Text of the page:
As a dirt bike rider, you enjoy getting out there and hitting the offroad tracks on your bike! Maybe you even participate in weekend races! Has the question of how often should you change the oil on a 2-stroke dirt bike factored into the maintenance of your machine, or do you only change oil at service intervals?
As a general rule of thumb, the frequency of an oil change should be between every 5 and 10 hours of riding. Many dirt bike riders, however, recommend a more frequent oil change of around every 5 or 6 hours of ride time.
But let’s take a look at why and see if this is something you should adjust in the maintenance of your dirt bike.
How 2-Stroke Dirt Bikes Use Oil
2-stroke engines differ quite substantially from 4-stroke engines in the way they use oil. Essentially, there is no reservoir of engine oil to be maintained, or topped up. This is because of the way 2-stroke engines are designed.
With these engines, the oil is added to the fuel in the form of a premix, so it is therefore not stored in a separate part of the engine where levels can be checked.
The amount of oil in the form of premix that needs to be added to the fuel needs to be per the recommendations detailed in the owner’s manual of your bike.
If the mixture is too rich, it is not wise to reduce the amount of premix, rather adjust the mixture at the carburetor. The oil in the premix is what is keeping your engine lubricated and running smoothly, so you don’t want to reduce the amount of premix.
So, when we talk about how often should you change the oil in a 2-stroke dirt bike, what oil are we talking about?
The only oil stored in a reservoir that is possible for you to change on a 2-stroke dirt bike is the transmission or gearbox oil. This is essentially the oil that lubricates the gearbox and all its working parts, rather than the pistons and crankshaft of the motor.
The good news is that changing the oil in your dirt bike is a quick and easy job. There are no oil filters that need to be changed. Just take out the drain plug, drain the oil and top up with fresh oil according to manufactures’ recommendations. The whole process should not take you more than 20 minutes or so!
Another great tip! Get yourself a magnetic drain plug! This can help you out big time if you forget to tighten the drain plug properly. At least you can be sure it won’t fall out when you are hitting those dirt trails!
Some Indicators That You May Need An Oil Change
Another question that may be asked when considering the frequency of oil change in your bike is what indicators to check that could show you need an oil change. We will cover a few of the main signs you can look out for that may show you need an oil change sooner rather than later.
- How hard do you ride? If you push your bike to the limits for long periods regularly, you should probably consider changing your oil more frequently.
- Clutch operations are stiffer and less smooth.
- Gear changes are more difficult and rougher.
- Transmission oil is dirty.
Any of the above factors may be an indication that the oil in your dirt bike needs to be changed more frequently than your current interval.
One of the culprits that cause dirty oil in off-road bikes is the materials that wear off the clutch and pressure plate. The particles become suspended in the oil, increase the friction, and consequently the wear on other components in the transmission housing, including the gears themselves.
Replacing the oil more frequently is the wiser choice than leaving contaminated oil in the gearbox longer to save a few bucks. Replacing the transmission on your dirt bike will definitely work out to be a costly undertaking, certainly more so than replacing the oil on a more regular schedule.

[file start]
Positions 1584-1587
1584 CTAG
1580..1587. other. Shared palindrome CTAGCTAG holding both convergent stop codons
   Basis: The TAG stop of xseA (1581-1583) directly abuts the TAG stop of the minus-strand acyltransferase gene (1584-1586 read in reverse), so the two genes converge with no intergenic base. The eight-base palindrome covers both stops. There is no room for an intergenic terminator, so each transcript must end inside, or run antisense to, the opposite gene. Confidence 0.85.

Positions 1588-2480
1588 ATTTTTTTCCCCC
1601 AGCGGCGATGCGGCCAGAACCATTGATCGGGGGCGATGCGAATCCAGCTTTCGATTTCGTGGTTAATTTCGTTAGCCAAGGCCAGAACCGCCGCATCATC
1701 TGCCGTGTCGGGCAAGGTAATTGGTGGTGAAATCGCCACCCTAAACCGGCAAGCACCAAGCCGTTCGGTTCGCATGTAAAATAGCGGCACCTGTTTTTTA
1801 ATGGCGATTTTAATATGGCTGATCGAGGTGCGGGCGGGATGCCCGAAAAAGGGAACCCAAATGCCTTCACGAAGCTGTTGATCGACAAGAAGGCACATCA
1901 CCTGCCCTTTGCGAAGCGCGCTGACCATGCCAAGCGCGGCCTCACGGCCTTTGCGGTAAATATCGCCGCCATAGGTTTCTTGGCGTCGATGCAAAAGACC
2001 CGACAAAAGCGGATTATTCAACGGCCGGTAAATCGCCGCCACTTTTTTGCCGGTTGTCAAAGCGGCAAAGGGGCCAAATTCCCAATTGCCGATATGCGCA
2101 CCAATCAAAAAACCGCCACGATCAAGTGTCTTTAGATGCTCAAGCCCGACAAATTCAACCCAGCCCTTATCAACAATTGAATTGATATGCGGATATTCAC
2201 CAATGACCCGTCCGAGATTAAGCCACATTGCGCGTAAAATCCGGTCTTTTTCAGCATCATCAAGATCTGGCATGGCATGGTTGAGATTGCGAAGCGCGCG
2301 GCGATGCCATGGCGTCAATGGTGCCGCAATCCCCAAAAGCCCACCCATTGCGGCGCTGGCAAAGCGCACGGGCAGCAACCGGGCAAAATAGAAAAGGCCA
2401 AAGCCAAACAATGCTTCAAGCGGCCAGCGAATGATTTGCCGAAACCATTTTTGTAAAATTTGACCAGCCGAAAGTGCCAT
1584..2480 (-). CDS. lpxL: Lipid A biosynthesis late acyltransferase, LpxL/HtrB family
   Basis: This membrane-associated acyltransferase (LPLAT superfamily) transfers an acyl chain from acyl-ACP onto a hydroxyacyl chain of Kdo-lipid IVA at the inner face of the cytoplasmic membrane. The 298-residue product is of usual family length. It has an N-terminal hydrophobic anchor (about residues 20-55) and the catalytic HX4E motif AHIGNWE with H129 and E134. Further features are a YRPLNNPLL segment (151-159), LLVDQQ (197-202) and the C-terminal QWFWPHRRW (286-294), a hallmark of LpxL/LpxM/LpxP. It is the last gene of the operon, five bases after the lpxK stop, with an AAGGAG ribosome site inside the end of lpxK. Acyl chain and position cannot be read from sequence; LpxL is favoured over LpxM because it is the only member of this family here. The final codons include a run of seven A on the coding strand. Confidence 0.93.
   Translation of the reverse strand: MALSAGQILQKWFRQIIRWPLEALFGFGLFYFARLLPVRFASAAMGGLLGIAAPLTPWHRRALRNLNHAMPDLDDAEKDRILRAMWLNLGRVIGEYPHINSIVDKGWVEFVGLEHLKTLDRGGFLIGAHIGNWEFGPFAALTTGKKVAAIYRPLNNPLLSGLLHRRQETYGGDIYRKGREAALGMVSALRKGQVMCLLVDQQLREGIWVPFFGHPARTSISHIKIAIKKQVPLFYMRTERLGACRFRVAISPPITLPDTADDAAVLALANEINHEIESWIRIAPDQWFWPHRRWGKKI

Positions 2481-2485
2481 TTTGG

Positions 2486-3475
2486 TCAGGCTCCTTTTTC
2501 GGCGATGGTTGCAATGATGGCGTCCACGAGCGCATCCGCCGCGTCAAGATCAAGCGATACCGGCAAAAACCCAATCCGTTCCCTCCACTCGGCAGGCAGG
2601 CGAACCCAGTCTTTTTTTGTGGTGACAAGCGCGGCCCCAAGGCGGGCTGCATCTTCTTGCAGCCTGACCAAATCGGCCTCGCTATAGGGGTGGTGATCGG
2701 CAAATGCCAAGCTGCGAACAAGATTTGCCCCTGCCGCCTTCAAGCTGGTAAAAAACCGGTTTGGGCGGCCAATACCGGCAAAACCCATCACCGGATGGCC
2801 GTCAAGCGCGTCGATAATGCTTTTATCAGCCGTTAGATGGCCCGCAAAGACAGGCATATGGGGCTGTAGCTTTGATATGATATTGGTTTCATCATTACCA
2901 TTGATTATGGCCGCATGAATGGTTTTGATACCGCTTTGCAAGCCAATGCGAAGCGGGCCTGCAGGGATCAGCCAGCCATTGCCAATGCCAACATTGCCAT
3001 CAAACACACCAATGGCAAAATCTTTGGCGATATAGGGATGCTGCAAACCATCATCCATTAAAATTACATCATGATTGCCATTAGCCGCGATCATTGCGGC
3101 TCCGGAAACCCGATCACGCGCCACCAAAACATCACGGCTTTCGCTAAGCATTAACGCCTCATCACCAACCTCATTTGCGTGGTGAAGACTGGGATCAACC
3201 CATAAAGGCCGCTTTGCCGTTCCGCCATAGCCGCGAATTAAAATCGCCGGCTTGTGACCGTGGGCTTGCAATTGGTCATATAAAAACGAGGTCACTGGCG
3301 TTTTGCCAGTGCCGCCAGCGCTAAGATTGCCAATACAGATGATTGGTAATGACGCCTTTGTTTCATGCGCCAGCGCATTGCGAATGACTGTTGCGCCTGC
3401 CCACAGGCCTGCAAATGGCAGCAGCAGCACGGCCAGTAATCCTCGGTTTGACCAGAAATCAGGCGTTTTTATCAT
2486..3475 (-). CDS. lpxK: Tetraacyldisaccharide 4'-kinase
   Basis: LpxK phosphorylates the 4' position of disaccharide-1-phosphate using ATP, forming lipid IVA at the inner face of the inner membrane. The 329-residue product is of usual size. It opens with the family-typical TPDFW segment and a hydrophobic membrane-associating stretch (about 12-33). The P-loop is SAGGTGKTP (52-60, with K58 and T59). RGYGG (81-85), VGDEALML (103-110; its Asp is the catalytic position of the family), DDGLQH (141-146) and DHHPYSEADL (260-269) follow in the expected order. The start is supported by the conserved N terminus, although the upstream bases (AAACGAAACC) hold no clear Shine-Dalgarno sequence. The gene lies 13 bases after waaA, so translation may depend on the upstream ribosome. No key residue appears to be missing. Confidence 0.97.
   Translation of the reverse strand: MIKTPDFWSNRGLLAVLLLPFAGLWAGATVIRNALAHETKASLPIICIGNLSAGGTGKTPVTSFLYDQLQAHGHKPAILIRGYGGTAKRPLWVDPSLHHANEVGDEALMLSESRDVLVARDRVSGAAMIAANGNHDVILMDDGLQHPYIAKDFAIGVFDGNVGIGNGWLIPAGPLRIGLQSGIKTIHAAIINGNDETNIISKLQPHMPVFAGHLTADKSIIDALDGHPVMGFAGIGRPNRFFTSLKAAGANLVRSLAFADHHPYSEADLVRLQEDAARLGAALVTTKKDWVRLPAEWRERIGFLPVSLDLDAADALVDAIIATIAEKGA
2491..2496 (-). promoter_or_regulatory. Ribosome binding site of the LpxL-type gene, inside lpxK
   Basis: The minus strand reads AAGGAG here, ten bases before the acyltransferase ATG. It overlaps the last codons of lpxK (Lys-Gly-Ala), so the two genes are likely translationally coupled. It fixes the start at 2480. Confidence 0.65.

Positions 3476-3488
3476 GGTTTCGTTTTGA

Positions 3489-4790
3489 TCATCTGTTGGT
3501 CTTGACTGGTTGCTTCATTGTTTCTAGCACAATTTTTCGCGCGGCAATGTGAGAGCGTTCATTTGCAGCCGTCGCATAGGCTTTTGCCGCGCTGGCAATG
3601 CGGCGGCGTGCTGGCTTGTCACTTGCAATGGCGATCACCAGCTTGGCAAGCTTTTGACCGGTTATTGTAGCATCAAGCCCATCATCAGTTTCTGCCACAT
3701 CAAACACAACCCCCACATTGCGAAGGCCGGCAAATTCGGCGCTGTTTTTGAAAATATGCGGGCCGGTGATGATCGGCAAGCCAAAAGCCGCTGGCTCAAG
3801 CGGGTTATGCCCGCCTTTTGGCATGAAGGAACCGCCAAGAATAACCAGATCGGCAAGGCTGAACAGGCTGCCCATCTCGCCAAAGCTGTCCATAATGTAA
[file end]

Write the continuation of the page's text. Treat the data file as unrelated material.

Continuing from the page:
How To Inspect The Oil
To check the quality of the oil in the gearbox is not as simple as whipping out the dipstick and checking the level. You need to check the clarity of the oil, and whether there is any debris in the oil which could cause unnecessary wear and tear on the transmission.
If your bike has been standing, the heavier pollutants will sink down to the bottom of the oil. This means that if you check the oil it may give you a false indication of how dirty the oil is.
The best method to check your oil is to start your dirt bike and let it idle for two or three minutes, then let it stand for two or three minutes. Then, pull out the dipstick and look at the oil to check how clean it is. It also helps to take some of the oil from the dipstick and rub it between thumb and forefinger, firstly to feel for any grit and secondly to spread it out for better inspection.
The change in the color of your oil may be obvious. If it is black, then an oil change would probably be recommended.
How Often Should You Change Oil In A 2-Stroke Dirt Bike?
To sum up, the recommended answer to this question given at the beginning of this article is not always the best answer for your circumstances.
As with most questions of this nature, the better answer would be “it depends”! The factors mentioned, particularly how hard you ride, factor in determining the frequency of oil change required.
Obviously, if you are racing every weekend and pushing your bike to its limits around the track, it is vastly different to riding well-maintained dirt roads, or mountain tracks that don’t allow for high speeds. The terrain you ride, as well as your riding style, will determine whether you should change the oil in the recommended 5 to 10 hours of riding or the lower end of the scale in the 5 to 6-hour range.
The important factor is to change the oil as often as is needed, even if that interval is way shorter than what most people recommend!
Also, check out our article on how long you can ride a dirt bike without oil here.
For any doubts or queries about your dirt bike and off-road adventures, be sure to check out this space for all the advice, tips, tricks, and hacks you need to make the most out of your off-roading adventures.
Happy dirt biking!